Suicide had been discussed by Jones, as a possible response to external attack, as far back as 1973 and socially potent rehearsals for suicide commenced in 1976. In Jonestown, Jones accelerated the frequency and intensity of "white nights," crisis events that typically began with a chilling account of the impending doom gathering about the People's Temple and concluded with dramatic demonstrations of the group's unflinching willingness to enact revolutionary suicide. Beneath it all lay the downward spiral of Jim Jones's psyche, his increasingly morose and erratic behavior, and his intensifying death wish.
By 1978, a triumvirate of enemies had emerged as the embodiment of evil in the worldview of the People's Temple: the Committee of Concerned Relatives (a group of defectors that had organized to expose the excesses of the People's Temple and to rescue relatives whom they believed to be held against their will), the American media, and the U.S. government. All three converged in November, 1978, with the descent on Jonestown of an investigative team headed by California congressman Leo Ryan. After two days of tours and interviews, Ryan's team tried to escort several disaffected members out of Jonestown. They were ambushed at the local airstrip by Jonestown's "Red Brigade," who killed five members of the entourage, including Ryan, and wounded nine others. That evening, the ritual of revolutionary suicide had its final, literal enactment.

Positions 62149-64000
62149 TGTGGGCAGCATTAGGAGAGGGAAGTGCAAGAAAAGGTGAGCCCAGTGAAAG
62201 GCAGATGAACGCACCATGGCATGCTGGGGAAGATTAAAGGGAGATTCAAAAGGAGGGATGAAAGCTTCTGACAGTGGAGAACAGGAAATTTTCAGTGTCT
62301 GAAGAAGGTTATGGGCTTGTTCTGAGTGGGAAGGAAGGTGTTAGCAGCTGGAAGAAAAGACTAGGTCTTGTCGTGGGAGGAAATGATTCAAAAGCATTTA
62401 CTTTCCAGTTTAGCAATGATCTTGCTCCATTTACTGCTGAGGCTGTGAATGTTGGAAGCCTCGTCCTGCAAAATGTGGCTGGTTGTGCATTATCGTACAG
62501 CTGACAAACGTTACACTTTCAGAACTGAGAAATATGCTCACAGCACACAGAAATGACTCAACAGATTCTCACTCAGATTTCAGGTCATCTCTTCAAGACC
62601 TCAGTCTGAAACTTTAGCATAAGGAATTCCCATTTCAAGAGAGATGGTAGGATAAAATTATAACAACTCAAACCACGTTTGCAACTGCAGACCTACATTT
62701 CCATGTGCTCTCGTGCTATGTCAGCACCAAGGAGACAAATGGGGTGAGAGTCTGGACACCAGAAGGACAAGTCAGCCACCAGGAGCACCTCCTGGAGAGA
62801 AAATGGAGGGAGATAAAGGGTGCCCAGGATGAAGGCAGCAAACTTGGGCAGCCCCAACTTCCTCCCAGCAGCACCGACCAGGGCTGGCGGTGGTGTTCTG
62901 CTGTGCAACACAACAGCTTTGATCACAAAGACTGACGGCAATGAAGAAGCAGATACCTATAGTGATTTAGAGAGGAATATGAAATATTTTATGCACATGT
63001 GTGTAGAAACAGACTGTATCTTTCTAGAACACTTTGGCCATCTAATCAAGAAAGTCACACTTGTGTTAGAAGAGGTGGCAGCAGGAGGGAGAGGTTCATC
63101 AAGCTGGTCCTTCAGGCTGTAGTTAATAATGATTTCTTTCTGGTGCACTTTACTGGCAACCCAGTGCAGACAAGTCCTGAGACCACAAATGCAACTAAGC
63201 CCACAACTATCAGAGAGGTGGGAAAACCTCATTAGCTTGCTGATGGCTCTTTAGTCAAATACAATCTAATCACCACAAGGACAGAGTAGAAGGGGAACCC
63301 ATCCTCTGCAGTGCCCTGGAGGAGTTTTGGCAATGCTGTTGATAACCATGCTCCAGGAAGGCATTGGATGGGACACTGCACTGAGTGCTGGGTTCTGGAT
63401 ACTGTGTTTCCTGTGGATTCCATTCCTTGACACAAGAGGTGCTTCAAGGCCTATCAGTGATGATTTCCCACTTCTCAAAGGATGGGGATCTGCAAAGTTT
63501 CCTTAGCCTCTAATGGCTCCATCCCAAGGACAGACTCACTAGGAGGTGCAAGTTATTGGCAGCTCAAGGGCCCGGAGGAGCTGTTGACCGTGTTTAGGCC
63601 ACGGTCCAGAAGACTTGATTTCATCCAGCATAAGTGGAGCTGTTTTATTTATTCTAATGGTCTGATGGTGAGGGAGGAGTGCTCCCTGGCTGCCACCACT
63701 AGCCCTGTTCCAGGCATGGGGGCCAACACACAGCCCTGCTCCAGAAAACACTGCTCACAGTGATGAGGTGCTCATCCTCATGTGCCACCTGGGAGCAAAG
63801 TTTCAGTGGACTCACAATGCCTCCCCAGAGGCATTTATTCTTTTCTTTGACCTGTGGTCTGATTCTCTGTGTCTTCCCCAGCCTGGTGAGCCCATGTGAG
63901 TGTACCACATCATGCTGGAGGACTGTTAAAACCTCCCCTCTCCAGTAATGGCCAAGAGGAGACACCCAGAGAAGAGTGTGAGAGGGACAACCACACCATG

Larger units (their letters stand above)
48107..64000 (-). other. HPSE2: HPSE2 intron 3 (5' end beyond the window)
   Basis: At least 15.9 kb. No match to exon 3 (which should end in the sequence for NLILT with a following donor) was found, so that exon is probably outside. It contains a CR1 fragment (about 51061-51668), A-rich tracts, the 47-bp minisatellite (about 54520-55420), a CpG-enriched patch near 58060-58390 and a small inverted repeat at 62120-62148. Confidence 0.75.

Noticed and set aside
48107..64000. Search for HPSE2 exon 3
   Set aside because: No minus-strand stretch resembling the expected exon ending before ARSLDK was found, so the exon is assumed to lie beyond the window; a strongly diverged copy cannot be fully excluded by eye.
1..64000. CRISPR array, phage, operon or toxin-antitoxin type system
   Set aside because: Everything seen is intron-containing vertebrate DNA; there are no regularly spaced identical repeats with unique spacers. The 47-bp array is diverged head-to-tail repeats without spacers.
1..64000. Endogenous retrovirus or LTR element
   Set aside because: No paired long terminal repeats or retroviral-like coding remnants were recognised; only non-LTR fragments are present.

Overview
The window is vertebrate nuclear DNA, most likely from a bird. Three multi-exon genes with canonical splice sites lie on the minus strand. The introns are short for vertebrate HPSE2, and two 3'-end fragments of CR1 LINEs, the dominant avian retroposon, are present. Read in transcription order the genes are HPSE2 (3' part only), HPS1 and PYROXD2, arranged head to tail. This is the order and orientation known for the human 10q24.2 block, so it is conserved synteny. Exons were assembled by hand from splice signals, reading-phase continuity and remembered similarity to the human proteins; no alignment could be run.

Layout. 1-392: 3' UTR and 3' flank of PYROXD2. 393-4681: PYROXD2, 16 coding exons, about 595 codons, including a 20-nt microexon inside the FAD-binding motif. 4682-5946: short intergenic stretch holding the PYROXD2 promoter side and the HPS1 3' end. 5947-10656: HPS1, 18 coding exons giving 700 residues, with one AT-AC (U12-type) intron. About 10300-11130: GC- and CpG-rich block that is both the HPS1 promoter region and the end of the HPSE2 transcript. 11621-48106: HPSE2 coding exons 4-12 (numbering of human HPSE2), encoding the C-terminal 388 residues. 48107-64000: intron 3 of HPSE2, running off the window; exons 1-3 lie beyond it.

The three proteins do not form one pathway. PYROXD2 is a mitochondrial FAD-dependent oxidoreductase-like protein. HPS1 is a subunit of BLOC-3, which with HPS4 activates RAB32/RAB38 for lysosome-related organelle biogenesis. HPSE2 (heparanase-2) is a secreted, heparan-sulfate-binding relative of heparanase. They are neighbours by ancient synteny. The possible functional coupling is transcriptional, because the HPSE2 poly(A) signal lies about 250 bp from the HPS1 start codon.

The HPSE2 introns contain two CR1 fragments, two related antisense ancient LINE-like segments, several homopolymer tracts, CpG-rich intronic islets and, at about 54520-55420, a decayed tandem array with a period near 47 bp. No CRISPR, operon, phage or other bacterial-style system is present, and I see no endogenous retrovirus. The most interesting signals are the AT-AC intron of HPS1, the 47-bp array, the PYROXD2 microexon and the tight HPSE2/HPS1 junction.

Chidester's monograph is at once poignant, disturbing, and revealing. As previous reviewers have noted, it has the vices as well as the virtues of structuralist analysis and intellectual history: too much weight is given to symbolic constructions in explaining behavior; inadequate attention is given to disjunctions between ideals and actual practices; social, economic, and political dimensions of the story go undeveloped; it gives the impression of a rather static and uniform worldview. But this is largely to criticize Chidester for failing to achieve what he never set out to accomplish, and his method compensates for its weaknesses by delivering a wealth of comparative and interpretive insights.